July 20 — VERDIGRIS — Abagayle Barnes is a compulsive worker.
Those who see the senior on the volleyball or soccer field witness the fruits of her labor first-hand, but they don’t see the constant behind-the-scenes habits that have helped shape her into the competitor she is. today.
She has a seemingly irresistible urge to work and improve, and her ability to juggle two jobs, two sports, and her studies is testament to that.
While many might recognize Barnes as a four-year-old starter and staple libero for Verdigris volleyball, most people probably don’t know that she’s also a movie dud.
“She’s one of the hardest workers I’ve ever had,” Lady Cardinals coach Caleb Horton said. “She’s signed to go play football at NSU, so I’m thrilled to have her for one more season. She’s actually watching a movie and sending me clips and asking, ‘What the hell is that? are we doing here? This kid goes out and does some research and comes back to tell me about it.”
During preseason, Barnes spends about an hour a day going through old footage. Once the season begins, she can be found dissecting a film for up to six hours.
Talk about dedication. No wonder she is considered one of the best passers and defenders on the team.
“It’s just about looking for what we did wrong last year and trying not to get it this year,” Barnes said. “That the block doesn’t close or that we put it in the wrong place.”
This habit started at the start of the COVID-19 coronavirus pandemic. With no football season to occupy her time, she and teammate Logan Hamilton watched Stanford volleyball games.
Barnes paid particular attention to libero Morgan Hentz while Hamilton watched outside hitter Kathryn Plummer. Hentz and Plummer helped turn the Cardinal into a volleyball powerhouse, winning national titles in 2016, 2018 and 2019.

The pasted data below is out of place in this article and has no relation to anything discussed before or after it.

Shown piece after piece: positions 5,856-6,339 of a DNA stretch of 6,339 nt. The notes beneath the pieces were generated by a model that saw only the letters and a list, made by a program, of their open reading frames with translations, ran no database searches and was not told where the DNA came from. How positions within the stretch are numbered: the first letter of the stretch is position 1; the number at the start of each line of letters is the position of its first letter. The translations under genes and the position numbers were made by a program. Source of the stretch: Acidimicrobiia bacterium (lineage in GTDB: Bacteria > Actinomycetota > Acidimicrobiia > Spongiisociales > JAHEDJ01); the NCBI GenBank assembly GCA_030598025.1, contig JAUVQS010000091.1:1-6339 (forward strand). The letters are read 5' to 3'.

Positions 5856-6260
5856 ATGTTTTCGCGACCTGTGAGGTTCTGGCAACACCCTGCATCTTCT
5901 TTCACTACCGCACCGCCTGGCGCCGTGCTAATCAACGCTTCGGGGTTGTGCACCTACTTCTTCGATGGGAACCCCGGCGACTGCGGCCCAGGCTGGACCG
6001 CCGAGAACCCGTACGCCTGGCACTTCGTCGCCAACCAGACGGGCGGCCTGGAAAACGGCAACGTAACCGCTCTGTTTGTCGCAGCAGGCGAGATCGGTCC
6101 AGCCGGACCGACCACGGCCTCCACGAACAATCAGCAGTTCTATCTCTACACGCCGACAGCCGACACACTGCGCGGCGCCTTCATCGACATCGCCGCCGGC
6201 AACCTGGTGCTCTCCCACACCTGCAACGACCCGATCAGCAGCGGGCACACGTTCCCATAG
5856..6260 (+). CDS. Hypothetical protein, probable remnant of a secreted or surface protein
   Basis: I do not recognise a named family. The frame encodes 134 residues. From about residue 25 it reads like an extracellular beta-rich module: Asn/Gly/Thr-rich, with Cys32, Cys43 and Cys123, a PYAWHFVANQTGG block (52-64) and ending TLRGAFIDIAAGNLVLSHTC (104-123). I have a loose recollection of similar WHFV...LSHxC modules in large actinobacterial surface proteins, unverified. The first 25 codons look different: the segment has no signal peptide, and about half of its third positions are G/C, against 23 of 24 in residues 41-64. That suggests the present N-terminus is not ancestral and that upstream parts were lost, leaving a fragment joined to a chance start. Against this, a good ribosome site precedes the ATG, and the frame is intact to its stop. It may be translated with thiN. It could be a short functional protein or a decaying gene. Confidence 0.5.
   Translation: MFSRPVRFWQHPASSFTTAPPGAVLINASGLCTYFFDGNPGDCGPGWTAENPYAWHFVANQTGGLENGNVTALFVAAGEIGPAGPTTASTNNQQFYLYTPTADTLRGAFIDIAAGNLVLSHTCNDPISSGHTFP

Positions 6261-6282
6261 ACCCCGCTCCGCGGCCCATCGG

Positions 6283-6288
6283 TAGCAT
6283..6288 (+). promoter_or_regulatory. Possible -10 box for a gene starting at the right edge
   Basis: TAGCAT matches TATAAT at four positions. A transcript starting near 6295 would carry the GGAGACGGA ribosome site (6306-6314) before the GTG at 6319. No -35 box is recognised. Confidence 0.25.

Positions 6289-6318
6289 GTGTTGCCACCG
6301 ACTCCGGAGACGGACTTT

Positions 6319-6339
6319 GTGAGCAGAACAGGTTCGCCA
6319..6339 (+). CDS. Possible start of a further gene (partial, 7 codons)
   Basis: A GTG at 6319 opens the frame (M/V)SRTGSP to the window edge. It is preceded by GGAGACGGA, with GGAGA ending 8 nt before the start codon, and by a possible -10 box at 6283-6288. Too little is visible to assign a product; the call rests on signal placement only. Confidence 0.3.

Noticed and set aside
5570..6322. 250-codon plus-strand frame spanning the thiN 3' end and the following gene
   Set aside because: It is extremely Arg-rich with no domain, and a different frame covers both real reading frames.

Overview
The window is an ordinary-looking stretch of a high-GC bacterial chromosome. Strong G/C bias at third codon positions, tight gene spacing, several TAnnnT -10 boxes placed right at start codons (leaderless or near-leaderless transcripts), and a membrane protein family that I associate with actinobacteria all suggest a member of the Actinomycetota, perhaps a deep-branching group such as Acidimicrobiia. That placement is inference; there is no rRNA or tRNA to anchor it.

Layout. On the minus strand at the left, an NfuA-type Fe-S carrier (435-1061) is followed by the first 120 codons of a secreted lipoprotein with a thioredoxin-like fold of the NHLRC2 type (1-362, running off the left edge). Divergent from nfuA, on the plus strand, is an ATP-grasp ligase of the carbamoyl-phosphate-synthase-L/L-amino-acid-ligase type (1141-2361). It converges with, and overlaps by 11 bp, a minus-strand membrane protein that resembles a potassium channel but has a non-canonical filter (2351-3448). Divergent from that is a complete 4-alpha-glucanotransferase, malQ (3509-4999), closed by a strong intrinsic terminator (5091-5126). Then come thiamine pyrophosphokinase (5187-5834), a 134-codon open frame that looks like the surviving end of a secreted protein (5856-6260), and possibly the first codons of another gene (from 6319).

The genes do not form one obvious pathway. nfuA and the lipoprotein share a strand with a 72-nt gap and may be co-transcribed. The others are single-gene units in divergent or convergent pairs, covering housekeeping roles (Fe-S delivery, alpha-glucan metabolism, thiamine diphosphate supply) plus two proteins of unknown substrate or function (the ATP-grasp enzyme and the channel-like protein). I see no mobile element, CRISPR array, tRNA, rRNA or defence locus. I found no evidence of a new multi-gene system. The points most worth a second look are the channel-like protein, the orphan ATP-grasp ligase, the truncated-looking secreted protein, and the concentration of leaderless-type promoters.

“I just started loving and appreciating,” Barnes said of her film studies. “Then when we lost I’d be checked off and watch it to find out who screwed up and what went wrong.”
For her, that’s what it takes to be an effective libero.
“That excitement and adrenaline from year one has carried over and makes me work so much harder to hold onto that position and play hard,” Barnes said. “It looks like more responsibility.”
Although Barnes, who is a team captain, holds her teammates accountable for their mistakes, she isn’t shy about criticizing her own shortcomings.
In fact, she openly admits to dropping the season-ending point in both her first and second seasons.
Horton said reality still burns in Barnes to this day, a statement she flatly denies.
“You still need to get 25 points before that,” Barnes said.
Barnes is set to continue her football career at Northeastern State University in Tahlequah after graduation, but before she says goodbye to competitive volleyball, she wants to win a state championship.
However, she said there are things she and her teammates need to work on to achieve that goal.
It all starts with an attitude adjustment.
“For me, it’s just about attitude and believing we can and pushing to get to this point,” Barnes said. “Team-wise I want to win, but I want to win it as a team and for everyone to contribute. We are always working to get the difficult attitudes and cut here and there and not realize that everyone has some of the things they are good at and not good at, so we have to help each other as a team instead of playing individually.”